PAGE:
In 2008, Eleanor Verne announced without warning that she was standing down from the Council. Political manoeuvering to succeed her began at once, but the surprise winner of the vacant seat was Andrej Stolypin, the first Invictus to sit on the Council since its inception
Behind the scenes, Verne's resignation had been orchestrated by Thomas Wyncham. He'd become uneasily aware that the Invictus resentment of their status as second-class citizens was reaching dangerous levels. House Skade were threatening to withdraw their tacit acquiescence to the Council system; to the south, the Eagle was scheming to regain Praxis. The continued exclusion of the First Estate from the Council was unsustainable, and threatening to bring down the entire system, but Eleanor Verne, the youngest and most anti-Invictus Carthian on the Council, was unlikely to see it that way, so he manipulated her into standing down.
Late in 2008, an alliance between two renegade Mage factions - the Bosworth Conspiracy and the Seers of the Throne - threatened the leaderships of all three Poli. A Carthian Councillor, Algernon Frayn, had been collaborating with the Mages, hoping to become the leader of the Council - and possibly, Prince - with their support. He fled when his complicity was exposed. A significant proportion of his Carthian faction was implicated in his treachery. So was a notable percentage of the Ordo Dracul. When fighting broke out on the streets as the Seers of the Throne made a last-ditch effort to assassinate the key leaders of the three Poli and take control, it was the Invictus, with House Skade in the lead, that did the most to restore order. With the Carthians weakened, Wyncham was able to argue that the Invictus, as the largest and strongest Covenant to remain largely "untainted" by Mage infiltration, should shoulder the burden of coordinating the clean-up and recovery. There was considerable disquiet at the idea of re-instating the Prince, but Nathaniel Donatein, a respected figure who'd saved a number of London Kindred during the worst days of the Blitz and played a major part in the fight against the Bosworths, was an acceptable candidate to all but the most hard-line Carthian. And as Wyncham was careful to avoid pointing out - too openly - having an Invictus Prince from House Skade placed the Eagle into check - he was now unable to attempt to seize Praxis in London without risking the wrath of his powerful most allies, House Skade.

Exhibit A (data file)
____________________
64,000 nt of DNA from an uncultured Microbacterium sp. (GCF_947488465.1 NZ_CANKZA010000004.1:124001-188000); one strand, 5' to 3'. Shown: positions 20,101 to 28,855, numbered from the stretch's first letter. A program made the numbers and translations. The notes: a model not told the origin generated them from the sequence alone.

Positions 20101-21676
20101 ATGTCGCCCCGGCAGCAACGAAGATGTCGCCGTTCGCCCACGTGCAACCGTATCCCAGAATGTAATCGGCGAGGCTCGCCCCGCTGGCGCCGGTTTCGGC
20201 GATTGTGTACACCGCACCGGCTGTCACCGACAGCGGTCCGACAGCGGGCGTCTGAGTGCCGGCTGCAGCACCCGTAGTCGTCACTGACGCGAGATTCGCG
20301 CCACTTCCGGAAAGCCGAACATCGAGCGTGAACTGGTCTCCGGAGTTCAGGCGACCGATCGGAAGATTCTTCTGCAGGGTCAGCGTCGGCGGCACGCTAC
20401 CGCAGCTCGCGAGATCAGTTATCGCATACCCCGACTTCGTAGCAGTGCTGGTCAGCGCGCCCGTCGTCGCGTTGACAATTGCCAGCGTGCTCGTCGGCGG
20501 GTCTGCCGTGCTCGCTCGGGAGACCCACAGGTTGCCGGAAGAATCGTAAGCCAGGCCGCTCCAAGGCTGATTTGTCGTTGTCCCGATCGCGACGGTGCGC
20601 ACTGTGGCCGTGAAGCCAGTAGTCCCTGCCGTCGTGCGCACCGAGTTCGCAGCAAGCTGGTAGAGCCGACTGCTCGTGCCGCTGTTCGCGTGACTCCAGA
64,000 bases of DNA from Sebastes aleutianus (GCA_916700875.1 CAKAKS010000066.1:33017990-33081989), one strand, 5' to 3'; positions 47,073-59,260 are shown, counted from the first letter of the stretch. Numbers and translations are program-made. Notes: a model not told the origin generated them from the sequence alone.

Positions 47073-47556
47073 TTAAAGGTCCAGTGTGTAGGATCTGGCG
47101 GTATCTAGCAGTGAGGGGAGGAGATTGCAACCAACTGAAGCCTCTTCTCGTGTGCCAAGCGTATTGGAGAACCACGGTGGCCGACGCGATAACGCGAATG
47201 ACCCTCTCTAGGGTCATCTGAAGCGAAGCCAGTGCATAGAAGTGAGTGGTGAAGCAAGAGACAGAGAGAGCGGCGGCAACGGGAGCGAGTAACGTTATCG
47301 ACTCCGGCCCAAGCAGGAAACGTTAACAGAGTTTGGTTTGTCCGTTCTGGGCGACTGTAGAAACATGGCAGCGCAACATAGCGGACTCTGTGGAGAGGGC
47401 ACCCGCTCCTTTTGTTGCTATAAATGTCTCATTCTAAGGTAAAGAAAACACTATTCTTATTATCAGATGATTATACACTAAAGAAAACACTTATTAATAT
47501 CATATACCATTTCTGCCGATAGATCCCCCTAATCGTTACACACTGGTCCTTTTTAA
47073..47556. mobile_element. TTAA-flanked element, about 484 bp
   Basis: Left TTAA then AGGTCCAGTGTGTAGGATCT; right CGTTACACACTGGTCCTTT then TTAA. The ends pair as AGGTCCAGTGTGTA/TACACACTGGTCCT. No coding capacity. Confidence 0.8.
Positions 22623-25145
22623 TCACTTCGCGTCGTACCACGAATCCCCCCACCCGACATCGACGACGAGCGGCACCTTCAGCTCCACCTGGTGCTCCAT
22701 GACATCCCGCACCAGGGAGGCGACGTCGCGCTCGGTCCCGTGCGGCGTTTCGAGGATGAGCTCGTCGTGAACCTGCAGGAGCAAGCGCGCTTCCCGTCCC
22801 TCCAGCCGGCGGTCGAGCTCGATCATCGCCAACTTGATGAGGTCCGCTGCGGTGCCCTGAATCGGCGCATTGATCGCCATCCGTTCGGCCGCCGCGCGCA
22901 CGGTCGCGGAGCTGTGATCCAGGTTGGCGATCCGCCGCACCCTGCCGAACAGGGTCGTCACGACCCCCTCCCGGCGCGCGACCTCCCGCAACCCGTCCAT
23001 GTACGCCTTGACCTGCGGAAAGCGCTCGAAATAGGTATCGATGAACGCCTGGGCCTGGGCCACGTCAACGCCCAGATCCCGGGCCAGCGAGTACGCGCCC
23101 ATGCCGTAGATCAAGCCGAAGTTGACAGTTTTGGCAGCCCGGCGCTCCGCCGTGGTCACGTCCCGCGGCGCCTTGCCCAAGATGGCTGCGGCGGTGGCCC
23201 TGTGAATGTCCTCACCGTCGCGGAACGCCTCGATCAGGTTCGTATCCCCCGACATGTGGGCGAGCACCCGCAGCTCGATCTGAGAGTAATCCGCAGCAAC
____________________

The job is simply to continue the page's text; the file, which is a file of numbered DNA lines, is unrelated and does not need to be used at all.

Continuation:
More surprises were to follow. In the final stages of the Seer/Bosworth revolt, Gabriel Thurston returned to London, having renounced his membership of the Carthians and joined a minor Covenant called the Sun-Walking Knights. He and his followers brought sufficient resources - both financial and "military" - to the table - that he was able to trade his support for the weakened Carthians and the Ordo Dracul for their support regaining his Council seat to replace Algernon Frayn
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At little more than a hundred years dead, Nathaniel Donatein is very young for a Kindred Prince, especially of a city as old, wealthy and populous as London. The respect he commands is very personal; a result of his actions and integrity rather than his age and power. Scion of a Boston family descended from French aristocracy, he served as a soldier in World War One, only to lose his entire family to Spanish Flu after his return home.